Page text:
MISURATA, Libya -- Military forces loyal to Col. Muammar el-Qaddafi, who have surrounded this city and vowed to crush its anti-Qaddafi rebellion, have been firing into residential neighborhoods with heavy weapons, including cluster bombs that have been banned by much of the world and ground-to-ground rockets, according to the accounts of witnesses and survivors and physical evidence on the ground.Eyewitness video report on the use of cluster bombs in Misrata:
Such "indiscriminate" weapons, which strike large areas with a dense succession of high-explosive munitions, by their nature cannot be fired precisely, and when fired into populated areas place civilians at grave risk.
The use of such weapons could add urgency to the arguments by Britain and France that NATO needs to step up air attacks on the Qaddafi forces, to better fulfill the United Nations mandate to protect civilians. And it could place pressure on the United States, which pulled back air power from the war when it ceded control of the campaign to NATO earlier this month.........
The cluster munitions were visible in use late Thursday night, in the form of what appeared to be 120-millimeter mortar rounds that burst in the air over the city, scattering high-explosive bomblets below.
Remnants of expended shells, examined and photographed by The New York Times , show the rounds to be MAT-120 cargo mortar projectiles, each of which carries and distributes 21 smaller submunitions designed both to kill people and penetrate light armor.
Components from the 120-millimeter rounds, according to their markings, were manufactured in Spain in 2007 -- one year before Spain signed the international Convention on Cluster Munitions and pledged to destroy its stocks. Libya is not a signatory to the convention, and neither is the United States, which used the weapons in Iraq, Afghanistan and, in 2010, Yemen. The Spanish Defense Ministry had no immediate comment.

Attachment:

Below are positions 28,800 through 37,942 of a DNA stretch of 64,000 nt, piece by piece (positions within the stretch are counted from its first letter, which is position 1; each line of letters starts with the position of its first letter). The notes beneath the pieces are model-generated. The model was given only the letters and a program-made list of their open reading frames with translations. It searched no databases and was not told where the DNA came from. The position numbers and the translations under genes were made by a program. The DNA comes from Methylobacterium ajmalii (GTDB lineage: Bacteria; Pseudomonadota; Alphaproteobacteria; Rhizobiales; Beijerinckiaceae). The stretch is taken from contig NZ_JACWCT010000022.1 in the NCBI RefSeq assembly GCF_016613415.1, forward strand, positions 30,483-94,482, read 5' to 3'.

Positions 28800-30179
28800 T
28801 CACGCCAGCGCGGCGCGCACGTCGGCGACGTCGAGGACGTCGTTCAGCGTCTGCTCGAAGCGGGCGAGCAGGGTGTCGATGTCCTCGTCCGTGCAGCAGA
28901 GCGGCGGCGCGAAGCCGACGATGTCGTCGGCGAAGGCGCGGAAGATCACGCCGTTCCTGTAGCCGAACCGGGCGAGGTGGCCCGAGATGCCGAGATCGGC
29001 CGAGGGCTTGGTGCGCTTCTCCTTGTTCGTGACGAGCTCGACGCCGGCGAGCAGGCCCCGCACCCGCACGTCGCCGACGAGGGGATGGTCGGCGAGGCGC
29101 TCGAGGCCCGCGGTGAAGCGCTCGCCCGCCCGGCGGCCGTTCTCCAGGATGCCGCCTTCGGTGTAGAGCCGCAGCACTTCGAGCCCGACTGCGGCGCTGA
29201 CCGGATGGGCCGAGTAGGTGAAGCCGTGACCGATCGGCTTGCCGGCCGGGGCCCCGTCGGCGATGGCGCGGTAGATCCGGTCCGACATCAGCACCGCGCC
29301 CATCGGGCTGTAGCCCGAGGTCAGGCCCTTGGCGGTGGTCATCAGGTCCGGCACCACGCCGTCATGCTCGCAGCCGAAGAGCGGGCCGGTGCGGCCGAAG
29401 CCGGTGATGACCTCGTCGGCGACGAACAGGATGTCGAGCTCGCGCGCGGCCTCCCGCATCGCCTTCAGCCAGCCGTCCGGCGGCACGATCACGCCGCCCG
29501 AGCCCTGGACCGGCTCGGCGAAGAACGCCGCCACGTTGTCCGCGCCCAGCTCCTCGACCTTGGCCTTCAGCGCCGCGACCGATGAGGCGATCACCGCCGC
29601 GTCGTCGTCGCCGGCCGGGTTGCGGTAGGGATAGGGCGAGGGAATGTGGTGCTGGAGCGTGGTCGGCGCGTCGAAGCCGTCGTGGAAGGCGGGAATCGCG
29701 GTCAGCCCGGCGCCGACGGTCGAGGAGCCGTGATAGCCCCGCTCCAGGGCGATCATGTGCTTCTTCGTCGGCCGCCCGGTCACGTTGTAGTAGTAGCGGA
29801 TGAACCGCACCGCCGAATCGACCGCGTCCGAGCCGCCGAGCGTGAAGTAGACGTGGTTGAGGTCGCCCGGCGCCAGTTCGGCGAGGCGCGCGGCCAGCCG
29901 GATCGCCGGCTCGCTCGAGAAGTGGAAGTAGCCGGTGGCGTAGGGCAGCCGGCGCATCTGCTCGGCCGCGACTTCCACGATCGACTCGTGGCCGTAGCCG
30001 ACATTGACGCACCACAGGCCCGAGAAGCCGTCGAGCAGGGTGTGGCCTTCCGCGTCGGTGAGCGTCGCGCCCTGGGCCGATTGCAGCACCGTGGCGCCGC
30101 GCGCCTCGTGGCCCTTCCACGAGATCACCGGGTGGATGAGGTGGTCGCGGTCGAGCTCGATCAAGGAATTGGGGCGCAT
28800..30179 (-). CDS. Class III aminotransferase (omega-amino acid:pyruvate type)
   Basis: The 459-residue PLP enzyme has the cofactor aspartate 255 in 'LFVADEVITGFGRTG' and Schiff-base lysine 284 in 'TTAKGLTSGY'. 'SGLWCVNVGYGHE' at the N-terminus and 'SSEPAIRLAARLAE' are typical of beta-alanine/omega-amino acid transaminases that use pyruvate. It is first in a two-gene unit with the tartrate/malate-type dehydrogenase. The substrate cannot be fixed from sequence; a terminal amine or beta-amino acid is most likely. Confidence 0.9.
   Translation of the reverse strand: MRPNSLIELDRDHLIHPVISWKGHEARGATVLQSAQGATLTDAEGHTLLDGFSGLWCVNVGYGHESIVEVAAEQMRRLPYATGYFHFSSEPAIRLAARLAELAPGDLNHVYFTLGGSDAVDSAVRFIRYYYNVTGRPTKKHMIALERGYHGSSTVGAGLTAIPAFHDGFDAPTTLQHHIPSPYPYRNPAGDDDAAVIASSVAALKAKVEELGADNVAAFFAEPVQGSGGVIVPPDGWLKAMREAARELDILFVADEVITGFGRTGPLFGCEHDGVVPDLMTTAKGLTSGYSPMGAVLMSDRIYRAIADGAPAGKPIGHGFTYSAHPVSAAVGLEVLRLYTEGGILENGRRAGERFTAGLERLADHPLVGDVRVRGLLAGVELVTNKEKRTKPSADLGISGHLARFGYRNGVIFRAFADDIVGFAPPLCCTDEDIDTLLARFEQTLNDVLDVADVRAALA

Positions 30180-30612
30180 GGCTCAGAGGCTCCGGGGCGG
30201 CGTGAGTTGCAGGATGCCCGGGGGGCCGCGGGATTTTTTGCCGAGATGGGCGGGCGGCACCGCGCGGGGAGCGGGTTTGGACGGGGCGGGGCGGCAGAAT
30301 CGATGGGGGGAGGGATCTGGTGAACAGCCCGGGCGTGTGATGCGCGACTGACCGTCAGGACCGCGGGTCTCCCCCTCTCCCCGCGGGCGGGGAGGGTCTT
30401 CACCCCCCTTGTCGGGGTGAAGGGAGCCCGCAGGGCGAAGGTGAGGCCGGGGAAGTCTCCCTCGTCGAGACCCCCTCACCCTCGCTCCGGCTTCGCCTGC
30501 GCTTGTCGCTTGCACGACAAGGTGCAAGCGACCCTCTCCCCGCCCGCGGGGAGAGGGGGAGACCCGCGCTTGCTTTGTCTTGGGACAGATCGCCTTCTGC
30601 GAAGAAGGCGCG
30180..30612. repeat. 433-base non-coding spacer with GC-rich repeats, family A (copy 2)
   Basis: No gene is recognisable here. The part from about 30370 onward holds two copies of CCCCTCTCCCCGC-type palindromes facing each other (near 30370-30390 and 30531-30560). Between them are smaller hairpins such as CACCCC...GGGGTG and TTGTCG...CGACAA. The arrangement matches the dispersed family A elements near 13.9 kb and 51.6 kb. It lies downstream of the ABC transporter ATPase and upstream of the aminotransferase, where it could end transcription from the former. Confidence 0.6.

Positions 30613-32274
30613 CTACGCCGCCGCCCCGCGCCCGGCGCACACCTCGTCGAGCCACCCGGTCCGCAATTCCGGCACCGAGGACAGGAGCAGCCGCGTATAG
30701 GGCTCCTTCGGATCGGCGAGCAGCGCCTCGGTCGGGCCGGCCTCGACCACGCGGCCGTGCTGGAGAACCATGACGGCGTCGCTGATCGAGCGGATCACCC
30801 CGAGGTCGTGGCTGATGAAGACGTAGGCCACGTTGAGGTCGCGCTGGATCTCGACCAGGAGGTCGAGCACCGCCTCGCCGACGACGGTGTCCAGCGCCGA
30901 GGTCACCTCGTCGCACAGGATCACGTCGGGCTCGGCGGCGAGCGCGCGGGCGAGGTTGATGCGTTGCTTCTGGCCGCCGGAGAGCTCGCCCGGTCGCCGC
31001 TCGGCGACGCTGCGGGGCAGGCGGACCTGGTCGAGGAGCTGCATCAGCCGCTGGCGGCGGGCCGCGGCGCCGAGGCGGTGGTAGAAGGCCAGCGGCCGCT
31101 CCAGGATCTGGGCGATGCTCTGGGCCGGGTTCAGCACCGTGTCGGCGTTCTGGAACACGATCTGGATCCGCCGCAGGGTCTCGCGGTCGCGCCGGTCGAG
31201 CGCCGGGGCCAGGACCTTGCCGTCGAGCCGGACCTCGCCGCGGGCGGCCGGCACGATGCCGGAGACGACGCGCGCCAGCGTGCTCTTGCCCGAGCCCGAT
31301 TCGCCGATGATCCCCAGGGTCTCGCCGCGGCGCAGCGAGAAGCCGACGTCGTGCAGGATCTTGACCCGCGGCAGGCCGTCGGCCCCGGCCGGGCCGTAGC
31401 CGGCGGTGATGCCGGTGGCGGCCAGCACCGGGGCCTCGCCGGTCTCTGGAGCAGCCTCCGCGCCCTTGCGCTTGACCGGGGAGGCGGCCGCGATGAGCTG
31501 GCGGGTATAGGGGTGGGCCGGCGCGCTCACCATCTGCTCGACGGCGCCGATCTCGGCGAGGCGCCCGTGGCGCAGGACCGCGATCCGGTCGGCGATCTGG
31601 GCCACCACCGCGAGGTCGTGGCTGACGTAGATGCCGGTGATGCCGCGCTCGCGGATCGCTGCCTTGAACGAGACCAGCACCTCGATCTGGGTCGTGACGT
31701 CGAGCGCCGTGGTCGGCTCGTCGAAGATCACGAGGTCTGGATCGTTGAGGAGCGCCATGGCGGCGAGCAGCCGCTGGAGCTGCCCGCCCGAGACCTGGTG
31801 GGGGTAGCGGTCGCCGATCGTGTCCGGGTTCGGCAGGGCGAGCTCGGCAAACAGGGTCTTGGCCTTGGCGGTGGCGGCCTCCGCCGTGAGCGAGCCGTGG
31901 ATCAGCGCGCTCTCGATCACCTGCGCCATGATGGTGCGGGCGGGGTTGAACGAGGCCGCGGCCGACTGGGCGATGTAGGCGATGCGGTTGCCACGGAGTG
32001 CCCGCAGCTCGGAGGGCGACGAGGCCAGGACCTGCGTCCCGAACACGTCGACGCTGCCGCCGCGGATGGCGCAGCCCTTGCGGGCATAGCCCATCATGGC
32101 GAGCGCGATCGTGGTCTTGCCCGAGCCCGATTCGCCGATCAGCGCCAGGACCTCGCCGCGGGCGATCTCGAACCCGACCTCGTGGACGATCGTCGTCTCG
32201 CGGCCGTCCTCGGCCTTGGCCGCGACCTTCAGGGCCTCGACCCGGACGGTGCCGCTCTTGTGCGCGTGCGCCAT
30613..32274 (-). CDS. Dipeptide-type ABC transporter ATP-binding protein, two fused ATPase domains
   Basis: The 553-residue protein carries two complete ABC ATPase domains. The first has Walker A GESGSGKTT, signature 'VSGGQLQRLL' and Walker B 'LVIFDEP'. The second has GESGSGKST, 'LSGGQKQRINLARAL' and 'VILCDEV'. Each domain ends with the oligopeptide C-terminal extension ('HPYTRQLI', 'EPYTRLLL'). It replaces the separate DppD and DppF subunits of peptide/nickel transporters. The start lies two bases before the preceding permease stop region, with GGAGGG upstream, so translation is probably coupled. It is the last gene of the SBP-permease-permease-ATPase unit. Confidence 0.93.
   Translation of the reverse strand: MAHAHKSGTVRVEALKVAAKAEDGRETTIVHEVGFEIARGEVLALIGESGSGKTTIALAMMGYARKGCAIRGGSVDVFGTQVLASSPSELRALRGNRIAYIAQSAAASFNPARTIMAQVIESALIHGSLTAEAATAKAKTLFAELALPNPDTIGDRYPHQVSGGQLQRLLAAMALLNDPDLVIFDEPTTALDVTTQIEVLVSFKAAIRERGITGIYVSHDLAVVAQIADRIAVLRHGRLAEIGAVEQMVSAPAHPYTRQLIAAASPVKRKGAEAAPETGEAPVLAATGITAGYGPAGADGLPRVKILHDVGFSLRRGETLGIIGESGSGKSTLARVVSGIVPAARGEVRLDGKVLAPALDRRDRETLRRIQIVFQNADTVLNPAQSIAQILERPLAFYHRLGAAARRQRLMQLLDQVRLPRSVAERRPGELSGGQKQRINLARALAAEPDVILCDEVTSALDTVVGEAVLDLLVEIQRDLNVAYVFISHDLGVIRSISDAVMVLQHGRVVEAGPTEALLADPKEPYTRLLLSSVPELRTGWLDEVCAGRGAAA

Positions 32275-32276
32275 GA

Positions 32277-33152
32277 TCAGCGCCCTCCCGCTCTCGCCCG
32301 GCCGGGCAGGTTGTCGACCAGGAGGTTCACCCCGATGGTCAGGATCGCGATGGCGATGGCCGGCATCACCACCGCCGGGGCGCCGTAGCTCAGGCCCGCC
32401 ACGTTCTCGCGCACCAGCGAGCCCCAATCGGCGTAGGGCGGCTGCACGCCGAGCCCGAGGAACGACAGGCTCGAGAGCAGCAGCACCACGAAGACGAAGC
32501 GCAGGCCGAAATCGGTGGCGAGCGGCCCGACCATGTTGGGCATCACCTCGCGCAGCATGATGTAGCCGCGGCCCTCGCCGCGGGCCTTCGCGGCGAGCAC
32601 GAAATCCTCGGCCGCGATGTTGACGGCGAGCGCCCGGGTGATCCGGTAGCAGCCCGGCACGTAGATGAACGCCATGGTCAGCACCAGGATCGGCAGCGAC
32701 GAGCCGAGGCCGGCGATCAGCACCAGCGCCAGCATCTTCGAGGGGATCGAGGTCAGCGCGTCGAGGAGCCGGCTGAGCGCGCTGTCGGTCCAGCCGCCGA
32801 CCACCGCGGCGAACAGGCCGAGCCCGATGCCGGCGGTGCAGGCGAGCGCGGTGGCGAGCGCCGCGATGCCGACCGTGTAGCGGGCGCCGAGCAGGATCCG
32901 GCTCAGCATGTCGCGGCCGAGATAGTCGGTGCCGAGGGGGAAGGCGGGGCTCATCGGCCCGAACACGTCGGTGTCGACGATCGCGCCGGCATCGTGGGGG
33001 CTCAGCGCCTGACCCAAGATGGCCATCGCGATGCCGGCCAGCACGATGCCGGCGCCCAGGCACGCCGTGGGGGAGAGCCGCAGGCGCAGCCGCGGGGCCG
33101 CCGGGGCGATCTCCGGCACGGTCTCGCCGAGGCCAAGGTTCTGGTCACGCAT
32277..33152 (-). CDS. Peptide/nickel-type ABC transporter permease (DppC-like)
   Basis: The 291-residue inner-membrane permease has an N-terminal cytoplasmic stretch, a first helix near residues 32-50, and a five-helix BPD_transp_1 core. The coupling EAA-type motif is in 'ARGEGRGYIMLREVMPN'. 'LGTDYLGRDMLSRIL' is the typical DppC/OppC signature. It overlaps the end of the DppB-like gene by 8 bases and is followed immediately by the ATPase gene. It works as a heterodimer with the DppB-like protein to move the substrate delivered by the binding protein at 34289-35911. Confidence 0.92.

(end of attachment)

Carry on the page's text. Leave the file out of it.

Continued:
Human Rights Watch, the New York based advocacy group, verified the use of the cluster munitions as well, and swiftly called on the Qaddafi government to stop using them.
"It's unconscionable that Libya is using these indiscriminate weapons, especially in civilian populated areas," said Steve Goose, director of the organization's arms division. "Cluster munitions are inaccurate and unreliable weapons that by their very nature pose unacceptable dangers to civilians." (SEE FULL ARTICLE HERE)
Here is an interview with the spokesman for the Human Rights Watch team that actually went into Misrata to investigate and even witness the use of cluster bombs:
It has been a brutal week for Misrata at the hands of Gaddafi forces, yesterday and today especially, with scores of rockets and shells raining down on the city, not to mention heavy tank-fire within the city. And now we know that the ordnance includes cluster bombs, a threat not only today to civilians as they explode in their neighborhoods, but tomorrow as those that didn't explode lay about as de facto landmines:
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